More Articles Like This
Andy Kirkpatrick lets loose on Everest.
"If you have to step over a dead body half way up then it's classed as a walk. On... [ full article ]
In this guest editorial article, top British climber Dave MacLeod talks about his motivations for Scottish winter climbing,... [ full article ]
Guest Editorial: Carn Vellan Bolts Mar 2011
Following on from last October's BMC meeting down in Cornwall, which was held to discuss proposals for bolting, it is now time... [ full article ]
Popular Articles Right Now
Rock, Shock and Three Smoking Classics 27 Aug 2014
Earlier this summer, when the golden sun warmed the rock of North Wales, alpinist and trad climber Nick Bullock seized the... [ full article ]
INTERVIEW: Shauna Coxsey on Comps & the WCS 4 Sep 2014
Shauna Coxsey is Britain's leading light in competition climbing, with two IFSC Gold medals to her name, placing 2nd overall in... [ full article ]
An Ascent of the Matterhorn in 1937 8 Sep 2014
In this article, Howard Ernest Hesseldine describes an ascent of the Matterhorn via the Hornli Ridge in 1937.
The account... [ full article ]
Related UKC Forum discussions
A Berlin 'Bunker', March 14, 1948
UKC Articles, Feb 2011
© Landesarchiv Berlin
The Humboldthain Bunker in Berlin is now an official climbing venue with fixed equipment. It was built in 1942.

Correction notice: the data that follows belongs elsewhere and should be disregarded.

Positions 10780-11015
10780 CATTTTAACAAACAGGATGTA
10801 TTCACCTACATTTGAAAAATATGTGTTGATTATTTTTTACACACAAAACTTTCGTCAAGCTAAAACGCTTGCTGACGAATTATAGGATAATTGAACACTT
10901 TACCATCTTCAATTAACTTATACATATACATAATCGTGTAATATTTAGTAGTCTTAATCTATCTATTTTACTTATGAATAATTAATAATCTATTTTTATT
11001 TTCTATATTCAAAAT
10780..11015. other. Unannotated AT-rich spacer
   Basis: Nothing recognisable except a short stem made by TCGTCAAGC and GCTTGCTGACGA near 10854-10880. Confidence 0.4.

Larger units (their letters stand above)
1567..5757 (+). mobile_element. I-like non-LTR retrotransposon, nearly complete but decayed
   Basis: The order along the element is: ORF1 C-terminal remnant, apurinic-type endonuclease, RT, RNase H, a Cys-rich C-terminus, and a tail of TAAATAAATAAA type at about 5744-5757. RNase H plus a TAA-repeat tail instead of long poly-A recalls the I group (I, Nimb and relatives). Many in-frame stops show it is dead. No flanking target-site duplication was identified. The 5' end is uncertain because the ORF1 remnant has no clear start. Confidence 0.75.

UKC Articles, Feb 2011
© Jack Geldard
During the Second World War over sixty million people were killed. Countries were torn apart. The impact on Europe was so catastrophic that it took decades for the continent to recover.
Throughout those terrible years of war virtually all climbing development halted. Frivolous activities were suddenly relegated to the back of the queue. The world had more pressing things to concentrate on than climbing up bits of rock.
In Berlin, the centre of Hitler's Nazi regime, several huge, concrete anti-aircraft towers (Flakturme) were built as part of the city's defences. Only one of those, the Humboldthain Flakturm, constructed in the early 1940's, is still standing today.
Climbing offers us an excuse to travel the world and to see its wild places; the mountains and cliffs, the coast, the national parks. Rarely does it take us on a journey through history in the way that climbing in Berlin does.
Berlin is a city devoid of rock. It's a flat sprawling urban mass, it has no natural climbing or mountainous areas, and therefore it's not very high on the travelling climber's list. But sprouting from the city centre is a concrete crag.
The Humboldthain Flakturm or 'The Bunker', as it is known amongst climbers, has around 70 routes equipped with bolts and lower-offs. The holds that make climbing possible on this smooth-walled concrete hulk are a mixture of holes and cracks blown out by wartime gunfire, plus a smattering of chipped crimps created by climbers.
The setting is suitably drab. The climbing is on the sunless north side. Rubbish is scatted across the dirt ground. Graffiti covers the base of the wall in a ring of rebellious colour; the bright paint stark against the grey of the city. The top of the bunker is fenced with barbed wire. This is not Yosemite National Park.
And yet it is one of the most moving places I have climbed.
Climbing is many things to many people, and it often seems very important. I lose myself in setting goals, planning my training and focussing hard on my climbing. But visiting a place like The Bunker was a strong reminder that sometimes climbing has to go to the back of the queue.
UKC Articles and Gear Reviews by Jack Geldard - UKC Chief Editor: